ACO Rule under Reform Aims to Increase Cooperation among Providers, Hospitals

April 1, 2011
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No April Foolery here. The time has come: HHS has finally issued longstanding rules as part of reform with regard to accountable care organizations. ACOs are nothing new, of course; but the federal government is betting that greater incentives for increased numbers of physicians to become a part of the process in their health systems is a novel — if not slightly controversial — part of healthcare reform.

No April Foolery here. The time has come: HHS has finally issued longstanding rules as part of reform with regard to accountable care organizations. ACOs are nothing new, of course; but the federal government is betting that greater incentives for increased numbers of physicians to become a part of the process in their health systems is a novel — if not slightly controversial — part of healthcare reform.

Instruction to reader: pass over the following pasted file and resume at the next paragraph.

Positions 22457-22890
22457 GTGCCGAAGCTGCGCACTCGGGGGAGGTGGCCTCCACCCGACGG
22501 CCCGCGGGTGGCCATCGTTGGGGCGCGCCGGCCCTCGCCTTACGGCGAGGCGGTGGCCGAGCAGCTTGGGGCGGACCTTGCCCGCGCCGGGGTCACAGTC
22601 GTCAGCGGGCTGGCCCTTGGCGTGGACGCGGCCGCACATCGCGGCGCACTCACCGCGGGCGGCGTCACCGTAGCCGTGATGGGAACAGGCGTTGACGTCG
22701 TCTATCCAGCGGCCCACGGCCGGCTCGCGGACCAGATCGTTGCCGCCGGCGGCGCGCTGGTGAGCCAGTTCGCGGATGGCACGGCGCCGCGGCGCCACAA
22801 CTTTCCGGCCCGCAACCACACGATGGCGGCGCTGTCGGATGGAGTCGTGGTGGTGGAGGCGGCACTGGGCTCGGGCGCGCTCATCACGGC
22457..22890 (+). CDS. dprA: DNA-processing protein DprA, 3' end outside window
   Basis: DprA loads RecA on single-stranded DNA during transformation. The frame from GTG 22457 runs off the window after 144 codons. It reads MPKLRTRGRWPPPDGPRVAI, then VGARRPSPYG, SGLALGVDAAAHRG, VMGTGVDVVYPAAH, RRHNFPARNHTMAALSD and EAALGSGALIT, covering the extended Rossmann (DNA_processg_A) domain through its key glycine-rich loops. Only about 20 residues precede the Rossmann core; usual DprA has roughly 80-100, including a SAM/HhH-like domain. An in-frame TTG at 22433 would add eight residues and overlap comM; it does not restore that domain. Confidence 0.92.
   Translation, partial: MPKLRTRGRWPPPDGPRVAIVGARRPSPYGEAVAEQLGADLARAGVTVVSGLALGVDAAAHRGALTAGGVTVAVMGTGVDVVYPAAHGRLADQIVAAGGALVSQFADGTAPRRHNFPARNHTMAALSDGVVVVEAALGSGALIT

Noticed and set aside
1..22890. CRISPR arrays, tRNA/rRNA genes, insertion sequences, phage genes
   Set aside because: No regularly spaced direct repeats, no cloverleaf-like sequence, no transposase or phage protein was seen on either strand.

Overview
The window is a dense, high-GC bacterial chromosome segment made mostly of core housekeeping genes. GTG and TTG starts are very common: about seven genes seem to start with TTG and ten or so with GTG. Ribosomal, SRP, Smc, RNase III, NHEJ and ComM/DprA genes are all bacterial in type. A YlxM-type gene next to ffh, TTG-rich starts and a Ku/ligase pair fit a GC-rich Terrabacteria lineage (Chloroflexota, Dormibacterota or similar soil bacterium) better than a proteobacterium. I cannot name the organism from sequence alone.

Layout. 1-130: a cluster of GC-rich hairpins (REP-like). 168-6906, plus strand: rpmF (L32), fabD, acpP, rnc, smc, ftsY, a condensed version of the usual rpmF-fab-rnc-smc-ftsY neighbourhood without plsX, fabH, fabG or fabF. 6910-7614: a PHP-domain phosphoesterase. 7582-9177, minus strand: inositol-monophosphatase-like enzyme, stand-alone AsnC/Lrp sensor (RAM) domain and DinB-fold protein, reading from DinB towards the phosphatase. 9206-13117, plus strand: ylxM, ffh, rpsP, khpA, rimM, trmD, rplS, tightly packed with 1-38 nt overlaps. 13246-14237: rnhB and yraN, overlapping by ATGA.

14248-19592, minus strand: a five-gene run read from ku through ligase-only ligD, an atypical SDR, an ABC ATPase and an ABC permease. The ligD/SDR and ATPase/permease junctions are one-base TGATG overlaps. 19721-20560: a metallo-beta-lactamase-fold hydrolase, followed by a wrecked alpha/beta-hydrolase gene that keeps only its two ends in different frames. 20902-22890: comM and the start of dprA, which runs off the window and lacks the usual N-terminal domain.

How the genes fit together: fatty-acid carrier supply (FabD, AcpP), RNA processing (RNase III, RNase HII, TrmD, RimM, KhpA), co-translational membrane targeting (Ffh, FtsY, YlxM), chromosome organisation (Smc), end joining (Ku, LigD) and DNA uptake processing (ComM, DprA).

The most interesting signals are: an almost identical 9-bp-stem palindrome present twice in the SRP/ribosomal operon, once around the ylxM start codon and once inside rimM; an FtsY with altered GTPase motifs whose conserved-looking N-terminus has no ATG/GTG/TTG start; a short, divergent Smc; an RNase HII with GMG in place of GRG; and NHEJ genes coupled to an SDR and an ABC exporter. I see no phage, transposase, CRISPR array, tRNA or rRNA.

Calling the fed govt a “bystander” in the process by which health systems have previously dealt with the quality sector in healthcare delivery, Secretary Kathleen Sebelius figures the time is right for government intervention, noting the move could save almost $1B costs to taxpayers over three years upon program’s inception next year. Providers who are ready to take the “quality plunge” will have to have the beneficiary number to back that up — with the requirement of serving at least 5000 patients under Medicare.

 Quality incentives will outweigh penalties and losses for the completely voluntary participation of health organizations (among other things, the lack of compulsory participation for orgs has left many lawmakers somewhat muted on the issue as chief mode of criticism in the overall debate on reform).To sweeten the pot for participation, though, the government will offer two tiers of oversight: one under which orgs would be at risk for losses only in the third year and another in which they’d be at risk for losses in all three years but would also get to keep more of the rewards.

Detractors say the downside to health org participation is not benign — citing market price fixing and even antitrust concerns among hospital-centered systems. But there is a glimmer of hope for the implementation of such a program — apparent building of bipartisan support. There are aspects of this rule that benefit both sides. Given the earnest attempt at cost-savings ($960M over 3 years) and the use of incentivization for participating systems, healthcare policy watchers could be observing a crafty provision of reform at work that just may show results. | LINK

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